School of Medicine Heads State Effort for National Antibiotic Awareness Campaign
WINSTON-SALEM, N.C. – The second annual Get Smart About Antibiotics Week, a national awareness effort by the Centers for Disease Control (CDC), will be held Oct. 5-9, and North Carolina’s program is being led by Wake Forest University School of Medicine.
Get Smart About Antibiotics Week is an effort to coordinate the work of the CDC’s Get Smart: Know When Antibiotics Work campaign with other partners during a one-week observance of antibiotic resistance and the importance of appropriate antibiotic use.
Michelle Wallis is the program manager for North Carolina Taking Antibiotic Resistance Seriously (NC TARS), based out of the medical school’s Infectious Disease Section. She is coordinating North Carolina’s statewide awareness efforts and is also serving as the national activities coordinator for other pharmacy schools across the nation.
“The CDC annually reports that about 2 million people acquire bacterial infections every year, and thousands of deaths occur as a result,” Wallis said. “Antibiotic resistance is one of the world’s most pressing public health problems, and we need more widespread awareness and action.”
The many organizations coordinating efforts for the week’s observance include the Food and Drug Administration, Infectious Disease Society of America, American Academy of Pediatrics, and American Public Health Association.
“As we begin cold and flu season, NCTars will be coordinating the annual N.C. Pharmacy School Coalition effort to educate the state’s communities about the seriousness of antibiotic resistance and appropriate antibiotic use when an antibiotic is needed,” Wallis said.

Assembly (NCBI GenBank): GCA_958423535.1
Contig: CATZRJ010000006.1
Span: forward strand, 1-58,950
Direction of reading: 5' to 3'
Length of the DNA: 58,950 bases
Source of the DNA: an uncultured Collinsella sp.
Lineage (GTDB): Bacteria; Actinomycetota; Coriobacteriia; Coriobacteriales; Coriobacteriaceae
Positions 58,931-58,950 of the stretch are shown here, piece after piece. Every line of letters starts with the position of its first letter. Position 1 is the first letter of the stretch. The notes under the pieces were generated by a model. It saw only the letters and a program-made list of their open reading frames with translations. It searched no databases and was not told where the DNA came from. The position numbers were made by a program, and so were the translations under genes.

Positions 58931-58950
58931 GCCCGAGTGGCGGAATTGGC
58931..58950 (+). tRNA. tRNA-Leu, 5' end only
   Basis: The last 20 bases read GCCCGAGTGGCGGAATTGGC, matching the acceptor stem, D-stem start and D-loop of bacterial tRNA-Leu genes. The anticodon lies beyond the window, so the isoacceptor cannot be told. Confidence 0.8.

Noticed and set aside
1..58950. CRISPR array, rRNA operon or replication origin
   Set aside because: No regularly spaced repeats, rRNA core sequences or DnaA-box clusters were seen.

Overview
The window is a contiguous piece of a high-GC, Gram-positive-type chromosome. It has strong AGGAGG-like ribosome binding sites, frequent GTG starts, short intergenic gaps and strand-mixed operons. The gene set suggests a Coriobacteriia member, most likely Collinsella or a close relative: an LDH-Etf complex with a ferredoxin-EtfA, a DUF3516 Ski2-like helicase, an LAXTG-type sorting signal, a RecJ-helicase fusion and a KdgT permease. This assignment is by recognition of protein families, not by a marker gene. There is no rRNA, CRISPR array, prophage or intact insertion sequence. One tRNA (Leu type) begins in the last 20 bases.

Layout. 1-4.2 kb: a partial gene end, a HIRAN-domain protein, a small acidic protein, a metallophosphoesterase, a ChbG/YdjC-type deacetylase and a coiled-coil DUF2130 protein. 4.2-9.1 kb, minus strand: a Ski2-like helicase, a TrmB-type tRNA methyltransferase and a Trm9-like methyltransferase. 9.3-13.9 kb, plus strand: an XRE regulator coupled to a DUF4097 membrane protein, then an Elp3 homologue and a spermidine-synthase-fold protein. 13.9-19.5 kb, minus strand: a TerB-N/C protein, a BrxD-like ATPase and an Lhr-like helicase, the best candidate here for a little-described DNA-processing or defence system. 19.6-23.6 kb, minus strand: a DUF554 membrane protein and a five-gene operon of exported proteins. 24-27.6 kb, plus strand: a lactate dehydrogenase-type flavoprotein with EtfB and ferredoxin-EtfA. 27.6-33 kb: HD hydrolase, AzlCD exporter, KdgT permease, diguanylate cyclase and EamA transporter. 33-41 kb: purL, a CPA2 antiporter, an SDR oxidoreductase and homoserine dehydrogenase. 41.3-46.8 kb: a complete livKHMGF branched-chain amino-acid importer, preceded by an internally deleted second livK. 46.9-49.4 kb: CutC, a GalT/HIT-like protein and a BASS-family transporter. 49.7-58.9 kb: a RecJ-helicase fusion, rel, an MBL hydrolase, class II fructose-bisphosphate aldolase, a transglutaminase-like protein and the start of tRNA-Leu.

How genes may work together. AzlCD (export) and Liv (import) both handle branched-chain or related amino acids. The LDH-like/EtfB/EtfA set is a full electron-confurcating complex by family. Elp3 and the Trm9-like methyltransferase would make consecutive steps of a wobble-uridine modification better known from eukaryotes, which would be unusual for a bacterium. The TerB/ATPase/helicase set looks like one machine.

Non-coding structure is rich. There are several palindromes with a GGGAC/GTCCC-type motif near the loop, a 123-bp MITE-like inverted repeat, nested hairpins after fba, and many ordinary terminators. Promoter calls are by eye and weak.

Every October all three of the state’s pharmacy schools participate in an effort of their choosing, educating the communities within close proximity to each university. These activities will take place throughout the months of October and November. The pharmacy school coalition was created by Wallis and is coordinated through NCTars. Its mission is to provide communities with information about antibiotic resistance and appropriate antibiotic use, Wallis said.
UNC Chapel Hill pharmacology students and residents will be participating in educational efforts in nine different Kerr drug stores in and around the Chapel Hill-Raleigh-Durham area. Their efforts will focus on appropriate antibiotic use and immunization education.
Campbell University School of Pharmacy will be making educational presentations to 10 different civic and community organizations.
Wingate University School of Pharmacy is also taking a very active role this year to educate the public in and around the Monroe-Charlotte area. They will be sending out 140 first- and second-year pharmacy students in groups of four to seven to participating pharmacies every week throughout the months of October and November.
“Because we are the pioneers of this type of statewide coalition, the CDC’s Get Smart: Know When Antibiotics Work campaign has asked NCTars and the N.C. Pharmacy School Coalition to develop guidance for the CDC to distribute nationally,” Wallis said. “This would provide a tool for other states to implement similar programs within their pharmacy school network.”
Wallis will be speaking on H1N1 flu and inappropriate antibiotic use at BestHealth on Dec. 15 at 11 a.m., Dec. 17 at 6 p.m., Jan. 11at 11 a.m. and Jan. 12 at 6 p.m.
For more information, visit www.cdc.gov/getsmart .
EDITORIAL NOTE: News release has information involving pharmacology students from UNC Chapel Hill, Campbell University and Wingate University.
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